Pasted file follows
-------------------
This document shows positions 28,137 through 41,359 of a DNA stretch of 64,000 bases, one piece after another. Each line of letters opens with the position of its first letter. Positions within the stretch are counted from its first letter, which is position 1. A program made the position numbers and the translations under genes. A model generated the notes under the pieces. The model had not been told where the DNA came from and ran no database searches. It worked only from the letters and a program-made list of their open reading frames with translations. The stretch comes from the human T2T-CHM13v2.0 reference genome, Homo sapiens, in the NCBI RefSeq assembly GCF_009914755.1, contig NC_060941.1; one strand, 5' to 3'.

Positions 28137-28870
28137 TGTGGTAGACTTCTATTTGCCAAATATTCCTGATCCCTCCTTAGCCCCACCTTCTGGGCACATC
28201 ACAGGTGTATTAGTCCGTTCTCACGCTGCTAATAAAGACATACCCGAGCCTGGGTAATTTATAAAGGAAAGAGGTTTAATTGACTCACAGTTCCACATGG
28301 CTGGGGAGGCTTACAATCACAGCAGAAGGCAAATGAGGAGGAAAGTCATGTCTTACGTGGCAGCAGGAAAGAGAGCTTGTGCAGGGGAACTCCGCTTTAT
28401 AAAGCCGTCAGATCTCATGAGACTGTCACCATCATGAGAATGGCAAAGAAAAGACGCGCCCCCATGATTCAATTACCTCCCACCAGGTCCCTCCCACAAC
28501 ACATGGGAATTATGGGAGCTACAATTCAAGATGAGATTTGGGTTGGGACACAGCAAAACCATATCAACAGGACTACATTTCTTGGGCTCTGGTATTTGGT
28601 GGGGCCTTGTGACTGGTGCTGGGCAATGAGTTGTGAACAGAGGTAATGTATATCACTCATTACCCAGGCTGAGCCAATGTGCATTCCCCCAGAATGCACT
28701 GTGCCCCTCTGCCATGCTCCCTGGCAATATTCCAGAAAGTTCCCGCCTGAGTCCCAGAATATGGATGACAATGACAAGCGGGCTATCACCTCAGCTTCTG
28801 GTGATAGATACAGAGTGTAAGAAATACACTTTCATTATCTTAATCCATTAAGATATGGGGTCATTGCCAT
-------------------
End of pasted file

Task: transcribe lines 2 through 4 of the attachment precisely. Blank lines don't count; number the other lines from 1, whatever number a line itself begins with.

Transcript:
Positions 28137-28870
28137 TGTGGTAGACTTCTATTTGCCAAATATTCCTGATCCCTCCTTAGCCCCACCTTCTGGGCACATC
28201 ACAGGTGTATTAGTCCGTTCTCACGCTGCTAATAAAGACATACCCGAGCCTGGGTAATTTATAAAGGAAAGAGGTTTAATTGACTCACAGTTCCACATGG